Acorn Preparation… Make Sure All the Tannic Acid is Removed

CreatespaceAcornsAndEat'emFRONTCOVERStep two in acorn preparation is leaching and it is the most important factor. If the tannic acid is not removed, your acorn meal will be bitter and your tummy might ache and your gums might pucker and blister. Doesn’t sound very appetizing does it? Don’t let that stop you, many foods need preparation.

Thoroughly leached acorns are a delight. If I was loopy, I’d say that acorns are a portal into the earth and that they bring magic to your life. As I look onto the bright green oak shoots that signal the advent of spring, and watch the birds flit between them, I am reminded of the strength the oak brings to living things throughout the world.

Secret Genealogy IV Cover

Rinsing out the tannin returns the acid to the soil, nourishing future harvests of acorns the forest animals depend on. The cycle of life goes round and round. Gathering and preparing acorns has us step into that earthy world, even if only for a short time.  Suellen Ocean is the author of Acorns and Eat’em, a how-to vegetarian cookbook and field guide for eating acorns. Find it here: http://www.amazon.com/Acorns-Eatem-How–Vegetarian-Cookbook/dp/1491288973

… and Secret Genealogy IV – Native Americans Hidden in Our Family Trees. Available here:

http://www.amazon.com/Secret-Genealogy-IV-Native-Americans/dp/1500756105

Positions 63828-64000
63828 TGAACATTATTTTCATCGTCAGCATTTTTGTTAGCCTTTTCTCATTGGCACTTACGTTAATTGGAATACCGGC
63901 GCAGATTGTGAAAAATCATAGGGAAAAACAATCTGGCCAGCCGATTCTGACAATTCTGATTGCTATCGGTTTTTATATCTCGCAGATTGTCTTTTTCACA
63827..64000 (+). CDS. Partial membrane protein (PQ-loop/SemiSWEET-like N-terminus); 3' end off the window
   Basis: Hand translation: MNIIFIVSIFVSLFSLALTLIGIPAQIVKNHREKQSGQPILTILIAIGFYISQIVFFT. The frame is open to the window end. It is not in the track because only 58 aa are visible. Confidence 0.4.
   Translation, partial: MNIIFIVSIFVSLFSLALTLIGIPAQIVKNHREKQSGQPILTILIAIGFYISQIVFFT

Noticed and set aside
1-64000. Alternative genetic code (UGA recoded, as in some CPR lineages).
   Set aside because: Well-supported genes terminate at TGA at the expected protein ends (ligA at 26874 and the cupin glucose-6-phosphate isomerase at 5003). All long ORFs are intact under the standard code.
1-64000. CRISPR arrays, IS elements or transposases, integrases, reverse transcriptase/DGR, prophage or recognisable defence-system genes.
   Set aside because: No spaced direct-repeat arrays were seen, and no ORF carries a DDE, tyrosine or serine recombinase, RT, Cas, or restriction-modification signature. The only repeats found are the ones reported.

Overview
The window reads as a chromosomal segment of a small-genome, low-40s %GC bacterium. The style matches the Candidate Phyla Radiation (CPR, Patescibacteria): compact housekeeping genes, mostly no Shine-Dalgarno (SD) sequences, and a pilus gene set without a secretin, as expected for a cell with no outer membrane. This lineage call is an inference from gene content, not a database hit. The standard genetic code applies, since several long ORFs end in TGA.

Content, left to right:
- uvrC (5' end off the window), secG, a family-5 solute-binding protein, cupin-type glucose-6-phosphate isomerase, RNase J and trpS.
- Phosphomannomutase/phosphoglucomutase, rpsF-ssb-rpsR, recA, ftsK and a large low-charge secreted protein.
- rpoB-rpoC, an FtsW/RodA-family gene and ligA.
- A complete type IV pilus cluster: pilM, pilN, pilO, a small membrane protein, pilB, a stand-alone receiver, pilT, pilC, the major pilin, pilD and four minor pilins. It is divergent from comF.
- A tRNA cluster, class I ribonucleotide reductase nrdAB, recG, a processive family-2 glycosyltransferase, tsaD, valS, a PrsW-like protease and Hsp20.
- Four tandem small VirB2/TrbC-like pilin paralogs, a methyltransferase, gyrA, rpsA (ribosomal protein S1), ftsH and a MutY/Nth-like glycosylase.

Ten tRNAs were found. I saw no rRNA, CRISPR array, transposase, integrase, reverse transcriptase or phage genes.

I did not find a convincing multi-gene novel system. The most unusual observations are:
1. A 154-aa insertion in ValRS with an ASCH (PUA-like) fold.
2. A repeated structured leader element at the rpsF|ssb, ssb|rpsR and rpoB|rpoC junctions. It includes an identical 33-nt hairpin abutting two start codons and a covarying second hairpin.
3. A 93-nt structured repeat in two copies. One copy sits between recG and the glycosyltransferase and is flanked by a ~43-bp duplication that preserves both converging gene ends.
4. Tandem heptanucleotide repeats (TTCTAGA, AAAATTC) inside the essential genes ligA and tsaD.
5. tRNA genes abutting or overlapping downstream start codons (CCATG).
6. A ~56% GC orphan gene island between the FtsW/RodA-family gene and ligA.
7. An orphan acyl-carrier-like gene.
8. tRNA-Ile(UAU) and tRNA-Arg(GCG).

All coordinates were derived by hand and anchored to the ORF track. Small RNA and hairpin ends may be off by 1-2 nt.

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Eating Acorns… Are They Nuts?

Acorns are not nuts but to be honest, they definitely resemble them. The acorn is the fruit of the oak. Popular tree nuts are pistachio, Brazil, almond, walnut, cashew, hazelnut, and pistachio. Peanuts, sesame seeds and sunflower seeds are not nuts, they are legumes. A tanoak tree is a hybrid cross between a chestnut and an oak tree. But then we have the question, is a chestnut a nut? The chestnut is a member of the oak and beech family. If you are allergic to chestnuts, you may consider this before eating tanoak acorns, but I’ve been teaching the art of eating acorns for over thirty years and I’ve yet to have anyone tell me they had an allergic reaction to acorns of any variety. If you haven’t tried leaching and eating acorns, I urge you to do so. Even in very small amounts, the acorn can add texture and flavor to many dishes.  Suellen Ocean is the author of Acorns and Eat’em, a how-to vegetarian cookbook and field guide for eating acorns. Find it here: http://www.amazon.com/Acorns-Eatem-How–Vegetarian-Cookbook/dp/1491288973

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How-To Prepare Acorns

Because I have “written the book” on eating acorns and continue to receive emails from folks who have questions, I thought it would be a great idea to write a blog. I will share my culinary experiences with you and include pictures. You can look forward to hearing about my chocolate acorn pies and cheesecakes and indulge me when I go on strolls through the woods to find acorns. I also love to write historical novels so you will hear about that too …

Suellen Ocean is the author of Acorns and Eat’em, a how-to vegetarian cookbook and field guide for eating acorns. Find it here: http://www.amazon.com/Acorns-Eatem-How–Vegetarian-Cookbook/dp/1491288973